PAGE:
The truth is, there are days when this philosophy won't work for me because I just can't rise above my given situation, but you can be guaranteed that I am trying to lift myself up and out of it. Embracing the "fake it until you make it" mindset has been a life-saver for me because if I give in to how I actually feel and submit to my set of circumstances instead of trying to temporarily leave it behind for a bit, I would be smothered and defeated by my challenges.
When we have a family gathering, I like to join in on the fun. I'm not one to sit back and watch. Yes, I hurt. My body has been sliced and diced and pulled apart and rebuilt and it is a definite hardship to act normal, but I do it. The simple ACT of being normal can actually provide a boost of healing and mental equalizing that is needed to keep moving forward. Depending on your situation, the little normal act may simply be to read a book or to sing out loud to a song you always loved or to have a conversation with a friend and have none of it be about you or your problems.
Sometimes, I long to get out of the house and do something mundane, such as go to the grocery store. Even better, I love a leisurely trip to the library or to take a long walk in the park with my walking stick in hand. I like to go to the beach and look for shells. On our property, I have such a great time in the creek looking for beautiful stones. If I can swing a night out to see a live theater performance, then I am transported away from my aches and pains for a brief time...I refuse to allow the uncomfortable seats with my reconstructed spine discomforts to get in my way of enjoying the performance. This requires focus. I've worked hard to keep my mind headed in the direction I prefer, and let me tell you, for a person who has plenty of painful distractions, it is not an easy task.
One thing that I love to research and focus on are the triumphs and challenges that other people have worked to overcome, and I'm thankful they share their stories with us. Like my momma would say, "Someone else always has it worse." I look at the circumstances of people who rise above their misfortunes and I am given a boost to keep doing the same.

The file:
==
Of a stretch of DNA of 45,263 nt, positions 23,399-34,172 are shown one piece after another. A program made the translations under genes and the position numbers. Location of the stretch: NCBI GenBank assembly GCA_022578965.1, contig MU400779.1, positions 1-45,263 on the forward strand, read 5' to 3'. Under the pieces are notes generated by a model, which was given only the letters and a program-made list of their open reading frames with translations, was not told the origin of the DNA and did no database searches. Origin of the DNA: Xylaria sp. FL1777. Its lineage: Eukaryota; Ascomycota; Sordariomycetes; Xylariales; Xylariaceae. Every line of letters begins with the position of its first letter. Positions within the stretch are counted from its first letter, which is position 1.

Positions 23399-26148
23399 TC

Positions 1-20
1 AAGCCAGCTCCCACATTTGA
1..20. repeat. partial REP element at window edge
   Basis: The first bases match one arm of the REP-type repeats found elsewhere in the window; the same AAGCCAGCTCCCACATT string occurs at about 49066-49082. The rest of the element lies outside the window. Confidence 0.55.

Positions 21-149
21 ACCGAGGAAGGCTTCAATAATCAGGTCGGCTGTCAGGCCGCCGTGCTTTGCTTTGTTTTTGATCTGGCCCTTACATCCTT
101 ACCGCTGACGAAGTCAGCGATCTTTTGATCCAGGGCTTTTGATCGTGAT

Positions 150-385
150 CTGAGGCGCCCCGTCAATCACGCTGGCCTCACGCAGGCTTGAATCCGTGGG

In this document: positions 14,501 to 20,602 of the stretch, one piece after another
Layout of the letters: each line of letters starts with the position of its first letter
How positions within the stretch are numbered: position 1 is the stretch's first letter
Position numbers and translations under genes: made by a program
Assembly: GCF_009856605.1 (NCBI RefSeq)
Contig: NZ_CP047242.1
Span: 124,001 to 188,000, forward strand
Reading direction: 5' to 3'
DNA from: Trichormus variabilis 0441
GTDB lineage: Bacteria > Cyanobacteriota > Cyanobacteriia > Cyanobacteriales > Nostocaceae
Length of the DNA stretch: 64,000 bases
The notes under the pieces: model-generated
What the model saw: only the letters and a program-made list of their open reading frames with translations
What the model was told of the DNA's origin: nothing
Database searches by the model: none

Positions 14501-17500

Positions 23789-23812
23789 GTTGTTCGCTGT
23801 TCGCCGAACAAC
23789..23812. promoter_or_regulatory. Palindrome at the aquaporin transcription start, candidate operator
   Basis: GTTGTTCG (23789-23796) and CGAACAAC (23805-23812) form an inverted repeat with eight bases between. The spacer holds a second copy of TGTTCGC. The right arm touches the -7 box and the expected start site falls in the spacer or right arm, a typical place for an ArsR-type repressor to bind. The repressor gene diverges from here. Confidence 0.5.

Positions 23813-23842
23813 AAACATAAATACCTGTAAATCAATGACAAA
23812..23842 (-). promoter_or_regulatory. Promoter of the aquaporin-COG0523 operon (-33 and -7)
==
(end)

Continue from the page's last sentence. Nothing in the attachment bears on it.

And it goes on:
This week, I was going through old magazines in the house...cutting out decorating ideas, simple recipes I'd like to try and things I would want to remember. So, I was browsing through a February 2007 issue of Woman's Day magazine and I came across Ginger Zimmerman of New York. I read the short article next to her standing in a beautiful red dress representative of women making a stand against heart disease. I was stunned by her circumstances. If anyone can rise out of their circumstances and move forward in life through hardship, this woman teaches us that we can indeed do this.
|Photo from Gingersheart.com website.|
After reading this short article and cutting out the page with her story, I began to research her further and my admiration and amazement at all this woman went through is another gentle form of encouragement for me to keep moving forward in my own battle.
Ginger, a young woman of about 29 years of age had a beautiful life. She lived happily with her husband, David, who worked as an offshore oil surveyor in the Gulf of Mexico and they had three beautiful sons who were 13, 9 and 4 years old.
In 1993, at the young age of 29, Ginger began having chest pains and shortness of breath after simply walking across a room. Daily life had become a struggle. But a diagnosis would not come quick for Ginger. She, the same as in my situation, suffered needlessly because her physicians could not get past their "youth discrimination" barriers. I was amazed that she experienced the same thing I did...she experienced doctors who could not imagine anything being truly wrong with a woman who appeared rather healthy. It is difficult for a medical community to HEAR a young, vibrant woman describing her ailments when all they can focus on is her age and how she doesn't appear "sick" enough to warrant them thinking out of the box.
Doctors would tell Ginger that the extreme exhaustion she felt was due to a thyroid condition, which was an easy answer, and she was even labeled a hypochondriac. But, these answers were certainly not sufficient. In my case, I discovered that even though I had been suffering long-term and had been extremely pro-active in trying to get an answer from numerous doctors, I was facing a losing battle because too many doctors were incapable of listening to my symptoms, they even disregarded my carefully written lists that described my symptoms...most doctors were simply unable to go beyond their own limited mindsets that are more apt to label a young woman with an unknown illness as "stressed out" or a "hypochondriac." However, I was stunned to read that Ginger had tried for nearly four years to find answers as to why she was deteriorating. She knew something was wrong. Of course she knew something was wrong, but getting a doctor to listen to her and take her seriously enough to take pro-active diagnostic action would be the greatest challenge of all.